Post-Baccalaureate Clinical Fellowship Program
The Simches Division of Child and Adolescent Psychiatry at McLean Hospital offers a two-year Post-Baccalaureate Clinical (PBac) Fellowship Program for college graduates interested in pursuing a career in mental health. This guided, entry-level professional experience is shaped by the four pillars of McLean Hospital’s mission: excellence in clinical care, groundbreaking state-of-the-art scientific investigation, training the next generation of mental health professionals, and serving the hospital and our communities.
Led by Fairlee C. Fabrett, PhD, the PBac Fellowship Program includes a two-year, full-time paid position as a community residence counselor in one of the following programs:
- McLean-Franciscan Child and Adolescent Inpatient Program and McLean-Franciscan Community Based Acute Treatment Program for children 4-14 years old
- 3East Cambridge Transitional Residence, a program for women 21 and older, focusing on community reintegration, guidance in everyday life, and transition to adulthood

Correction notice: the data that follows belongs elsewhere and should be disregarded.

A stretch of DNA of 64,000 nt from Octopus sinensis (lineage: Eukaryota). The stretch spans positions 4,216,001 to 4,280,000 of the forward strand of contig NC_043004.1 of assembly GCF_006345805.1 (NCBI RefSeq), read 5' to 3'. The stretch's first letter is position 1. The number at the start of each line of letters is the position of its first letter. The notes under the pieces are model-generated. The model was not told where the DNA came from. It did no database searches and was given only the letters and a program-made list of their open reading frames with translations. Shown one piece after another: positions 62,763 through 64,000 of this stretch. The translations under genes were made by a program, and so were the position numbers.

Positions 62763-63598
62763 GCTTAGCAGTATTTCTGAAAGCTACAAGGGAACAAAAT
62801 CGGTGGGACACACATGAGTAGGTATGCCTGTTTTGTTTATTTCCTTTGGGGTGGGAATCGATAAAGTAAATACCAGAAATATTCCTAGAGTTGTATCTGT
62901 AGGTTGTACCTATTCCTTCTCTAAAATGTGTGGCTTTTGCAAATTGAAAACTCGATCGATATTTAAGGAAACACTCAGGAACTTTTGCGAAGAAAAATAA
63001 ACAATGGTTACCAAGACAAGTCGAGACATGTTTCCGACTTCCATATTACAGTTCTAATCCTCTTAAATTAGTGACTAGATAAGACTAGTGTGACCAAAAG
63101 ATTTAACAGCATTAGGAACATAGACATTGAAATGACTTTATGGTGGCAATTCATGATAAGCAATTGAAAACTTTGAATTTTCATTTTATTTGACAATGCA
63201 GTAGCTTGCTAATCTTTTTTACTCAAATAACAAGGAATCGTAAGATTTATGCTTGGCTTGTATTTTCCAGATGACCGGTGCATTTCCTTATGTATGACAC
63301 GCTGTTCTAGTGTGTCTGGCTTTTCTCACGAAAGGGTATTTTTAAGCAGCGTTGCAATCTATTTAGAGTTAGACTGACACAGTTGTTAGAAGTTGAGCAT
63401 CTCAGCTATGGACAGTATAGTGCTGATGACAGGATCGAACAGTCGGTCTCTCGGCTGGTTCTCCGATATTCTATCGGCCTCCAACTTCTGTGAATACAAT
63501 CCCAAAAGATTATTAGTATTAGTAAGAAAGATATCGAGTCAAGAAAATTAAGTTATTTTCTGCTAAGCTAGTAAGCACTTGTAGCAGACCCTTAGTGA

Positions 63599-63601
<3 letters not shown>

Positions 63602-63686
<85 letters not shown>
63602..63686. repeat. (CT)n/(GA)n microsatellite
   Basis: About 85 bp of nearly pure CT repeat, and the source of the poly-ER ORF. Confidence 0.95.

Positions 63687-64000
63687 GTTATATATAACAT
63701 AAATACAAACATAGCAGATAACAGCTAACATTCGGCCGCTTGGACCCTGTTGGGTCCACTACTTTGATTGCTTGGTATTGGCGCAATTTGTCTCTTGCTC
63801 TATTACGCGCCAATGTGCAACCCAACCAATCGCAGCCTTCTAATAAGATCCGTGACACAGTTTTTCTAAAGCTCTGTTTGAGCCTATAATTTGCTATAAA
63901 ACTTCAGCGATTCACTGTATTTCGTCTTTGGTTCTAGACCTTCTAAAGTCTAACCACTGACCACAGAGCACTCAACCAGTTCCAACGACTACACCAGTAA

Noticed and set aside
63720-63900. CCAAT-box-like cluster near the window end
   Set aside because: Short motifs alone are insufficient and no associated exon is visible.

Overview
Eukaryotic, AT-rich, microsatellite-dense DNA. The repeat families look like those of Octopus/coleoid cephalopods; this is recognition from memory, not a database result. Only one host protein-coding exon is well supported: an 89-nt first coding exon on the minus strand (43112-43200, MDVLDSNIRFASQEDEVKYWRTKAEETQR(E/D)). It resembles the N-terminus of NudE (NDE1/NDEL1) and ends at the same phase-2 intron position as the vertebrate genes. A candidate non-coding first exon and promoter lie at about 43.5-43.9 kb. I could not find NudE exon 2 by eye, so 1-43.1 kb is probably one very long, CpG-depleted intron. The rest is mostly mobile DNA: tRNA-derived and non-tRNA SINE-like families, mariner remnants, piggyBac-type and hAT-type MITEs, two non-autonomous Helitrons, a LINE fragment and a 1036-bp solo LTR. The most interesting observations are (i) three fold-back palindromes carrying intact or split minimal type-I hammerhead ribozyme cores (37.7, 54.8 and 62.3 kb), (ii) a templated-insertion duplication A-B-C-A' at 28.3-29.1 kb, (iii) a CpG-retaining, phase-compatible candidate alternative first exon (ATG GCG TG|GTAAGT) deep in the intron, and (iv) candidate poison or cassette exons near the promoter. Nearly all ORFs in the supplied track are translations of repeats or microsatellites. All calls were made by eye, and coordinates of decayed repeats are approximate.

- 3East Girls Intensive and Step-Down Programs, specialized residential care for female adolescents struggling with self-injury, emotion dysregulation, and suicidal ideation
- 3East Boys Intensive Program, a specialized residential program for male adolescents also struggling with emotion dysregulation, self-injury, and suicidal ideation
- 3East DBT Partial Hospital Program, specialized care for adolescents struggling with self-injury, emotion dysregulation, and suicidal ideation
- Belmont Adolescent Partial Hospital Program, a day program for adolescents struggling with mood and anxiety, and other diagnoses, utilizing strategies based on cognitive and dialectical behavior therapies
- McLean SouthEast Adolescent Acute Residential Treatment Program, for teens 13-19 years old who struggle with everyday functioning, such as going to school, difficulty maintaining friends, sadness, substance misuse, etc.